Asked if he’d heard of Lloyd Blankfein, the man in the Yankees cap standing by 295 Cozine Avenue in East New York muttered, “What he do?”
In the projects, when someone who looks like me comes up to you, it almost has to be bad news: a cop, a process server, a guy from the Housing Authority. But no, I explained. Blankfein was the head of Goldman Sachs. They ruled Wall Street, the Trilateral Commission too, sat at the table with the Illuminati.
“He used to live in this building,” I said.
It was so. Son of a postal clerk and a receptionist at a burglar-alarm factory, Blankfein had grown up right there, at 295 Cozine Avenue, a redbrick building more or less exactly like the other eighteen redbrick buildings at the Linden Houses. That was in the fifties and sixties, before the white people moved out of the projects and East New York became one of the city’s most dangerous neighborhoods. Still, the Goldman CEO apparently retained affection for his childhood home, once sending a post to the East New York Project, a website for people nostalgic for the days of egg creams and spaldeens. It said: “Graduate of Jefferson (’71), Gershwin (’68), P.S. 306 (’65) and the Linden Projects. Currently reside in Manhattan with wife Laura and three kids. Lloyd Blankfein email@example.com.”
“King of the world, right here?” the man declared. “No shit.”
My visit to the Linden Houses was part of a self-guided tour of what I’d come to call “Nychaland.” As in NYCHA, the New York City Housing Authority, a.k.a. the projects.
New York might be a city of neighborhoods, but Nychaland is a zone of its own. It is almost unthinkably huge: 334 “developments” spread from Staten Island’s Berry Houses to Throgs Neck in the Bronx—178,895 apartments in 2,602 buildings situated on an aggregate 2,486 acres, an area three times the size of Central Park. The population of Nychaland is usually cited at 400,000, but this number is universally regarded as too low, since most everyone knows someone living “off lease.” One NYCHA employee says that “600,000 is more like it.” That’s about 8 percent of New York—with 160,000 families on the waiting list. If Nychaland was a city unto itself, it would be the 21st most populous in the U.S., bigger than Boston or Seattle, twice the size of Cincinnati.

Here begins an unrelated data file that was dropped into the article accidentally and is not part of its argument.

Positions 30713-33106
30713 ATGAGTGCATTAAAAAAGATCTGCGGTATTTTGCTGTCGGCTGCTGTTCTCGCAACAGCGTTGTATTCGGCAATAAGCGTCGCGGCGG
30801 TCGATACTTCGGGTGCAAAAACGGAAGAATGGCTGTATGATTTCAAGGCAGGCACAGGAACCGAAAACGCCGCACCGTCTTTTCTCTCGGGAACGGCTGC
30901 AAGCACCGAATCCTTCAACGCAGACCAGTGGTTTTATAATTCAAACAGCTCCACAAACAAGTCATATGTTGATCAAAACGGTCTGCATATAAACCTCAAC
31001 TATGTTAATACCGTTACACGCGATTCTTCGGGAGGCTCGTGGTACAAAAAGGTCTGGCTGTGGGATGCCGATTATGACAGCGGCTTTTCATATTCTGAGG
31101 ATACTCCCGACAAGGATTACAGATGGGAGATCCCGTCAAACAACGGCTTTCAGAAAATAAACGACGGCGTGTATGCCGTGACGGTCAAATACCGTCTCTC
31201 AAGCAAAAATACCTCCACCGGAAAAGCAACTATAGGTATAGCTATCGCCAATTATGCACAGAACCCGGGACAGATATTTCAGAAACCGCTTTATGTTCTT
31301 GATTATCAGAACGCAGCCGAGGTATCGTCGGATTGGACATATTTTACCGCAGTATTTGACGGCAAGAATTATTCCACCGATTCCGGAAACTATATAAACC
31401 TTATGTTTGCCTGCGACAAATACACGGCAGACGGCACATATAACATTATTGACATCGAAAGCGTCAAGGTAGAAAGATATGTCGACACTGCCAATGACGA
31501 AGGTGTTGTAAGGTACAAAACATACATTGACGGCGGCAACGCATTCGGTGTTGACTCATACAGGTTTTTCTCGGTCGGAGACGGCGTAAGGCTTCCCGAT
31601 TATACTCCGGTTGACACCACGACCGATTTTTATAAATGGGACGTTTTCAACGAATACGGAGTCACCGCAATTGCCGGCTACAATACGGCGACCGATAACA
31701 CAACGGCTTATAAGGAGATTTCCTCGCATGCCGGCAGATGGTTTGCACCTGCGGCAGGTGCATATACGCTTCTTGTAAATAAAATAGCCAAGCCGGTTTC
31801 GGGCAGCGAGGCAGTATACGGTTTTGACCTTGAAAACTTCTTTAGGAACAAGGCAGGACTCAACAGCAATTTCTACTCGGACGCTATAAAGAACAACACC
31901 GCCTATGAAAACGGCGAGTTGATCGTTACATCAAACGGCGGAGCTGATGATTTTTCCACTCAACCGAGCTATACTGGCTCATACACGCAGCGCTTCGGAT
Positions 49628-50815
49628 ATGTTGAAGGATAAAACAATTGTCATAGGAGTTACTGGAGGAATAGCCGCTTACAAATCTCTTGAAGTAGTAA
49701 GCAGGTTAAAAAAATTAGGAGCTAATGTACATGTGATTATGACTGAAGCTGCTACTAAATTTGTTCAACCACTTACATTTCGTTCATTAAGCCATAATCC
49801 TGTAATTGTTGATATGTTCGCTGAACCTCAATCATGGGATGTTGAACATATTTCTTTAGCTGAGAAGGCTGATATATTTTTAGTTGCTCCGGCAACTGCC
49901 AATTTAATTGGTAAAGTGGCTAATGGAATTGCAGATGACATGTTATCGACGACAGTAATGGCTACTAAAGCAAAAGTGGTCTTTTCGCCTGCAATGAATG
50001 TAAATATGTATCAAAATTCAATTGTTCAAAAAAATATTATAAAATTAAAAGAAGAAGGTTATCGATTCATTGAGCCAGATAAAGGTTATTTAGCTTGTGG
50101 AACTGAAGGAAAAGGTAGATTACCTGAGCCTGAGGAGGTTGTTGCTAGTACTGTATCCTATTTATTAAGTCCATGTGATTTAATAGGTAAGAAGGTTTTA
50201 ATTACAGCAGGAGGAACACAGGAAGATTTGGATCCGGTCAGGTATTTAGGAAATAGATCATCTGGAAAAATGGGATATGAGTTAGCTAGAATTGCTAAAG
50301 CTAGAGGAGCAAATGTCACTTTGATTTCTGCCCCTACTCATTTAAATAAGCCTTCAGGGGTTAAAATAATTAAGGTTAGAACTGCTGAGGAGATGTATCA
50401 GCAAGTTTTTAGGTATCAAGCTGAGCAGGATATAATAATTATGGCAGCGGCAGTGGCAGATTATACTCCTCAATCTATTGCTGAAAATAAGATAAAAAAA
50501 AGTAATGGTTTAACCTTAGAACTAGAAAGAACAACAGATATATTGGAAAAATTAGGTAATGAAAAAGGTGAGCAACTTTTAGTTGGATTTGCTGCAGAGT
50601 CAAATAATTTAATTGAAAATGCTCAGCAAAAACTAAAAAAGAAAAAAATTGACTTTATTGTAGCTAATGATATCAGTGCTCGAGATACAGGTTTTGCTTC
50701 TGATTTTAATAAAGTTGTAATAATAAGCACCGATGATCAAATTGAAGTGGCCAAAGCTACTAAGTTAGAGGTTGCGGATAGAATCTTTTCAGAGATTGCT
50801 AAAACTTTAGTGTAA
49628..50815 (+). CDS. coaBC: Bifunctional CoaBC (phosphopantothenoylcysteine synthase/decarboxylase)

Despite these prodigious stats, the projects remain a mystery to most New Yorkers, a shadow city within the city, out of sight and mind, except when someone gets shot or falls down an elevator shaft—just these bad-news redbrick piles to whiz by on the BQE.
Indeed, perhaps Nychaland’s most compelling attribute is the fact that it exists at all. Across the U.S., public housing, condemned as a tax-draining vector of institutionalized mayhem and poverty, whipping-boy symbol of supposedly foolhardy urban policy, has largely disappeared. Chicago knocked down Cabrini-Green, St. Louis imploded Pruitt-Igoe, New Orleans flattened Lafitte after Katrina. Only in New York does public housing remain on a large scale, remnants of the days when the developments were considered a bulwark of social liberalism, a way to move up.
Not that the passage has been smooth. The eighties and early nineties were the crack era. In the South Bronx, whole families at the Mott Haven houses were addicted, parents copping behind the developments, kids in front, hiding their stash so mom and dad wouldn’t steal it. Then came the gangs, bands of territorial youths calling themselves the 40 Wolves, Gun Clapping Goonies, Broad Day Shooters, and Fuck Shit Up (FSU). Over at the Polo Grounds Towers on Coogan’s Bluff, where the Say Hey Kid once ran free, Bloods and Crips marched by windows in full colors. This was followed by the crash, a greater economic disaster at the Edenwald Houses in the Bronx than on Wall Street. Currently, 26 percent of working-age project residents are unemployed, a nearly threefold rise since 2008.
Earlier this year, after a decade of chronic underfunding from the Feds, John Rhea, NYCHA chairman, told the City Council what it already knew: Public housing was in dire straits. For years, NYCHA was considered the most successful public-housing organization in the country, a vast, unwieldy, often-complained-about bureaucracy that somehow managed to maintain at least the illusion of acceptable marginality. But now, the daily operating budget was millions in the red. With older developments like the Red Hook Houses, built in 1939 and sinking into the loam like a Mayan ruin, the capital budget shortfall—the money needed to repair the aging housing stock—exceeded $6 billion and was likely to balloon to a mind-boggling $14 billion by 2016. In the current climate, the prospect of more money from the Feds seemed remote.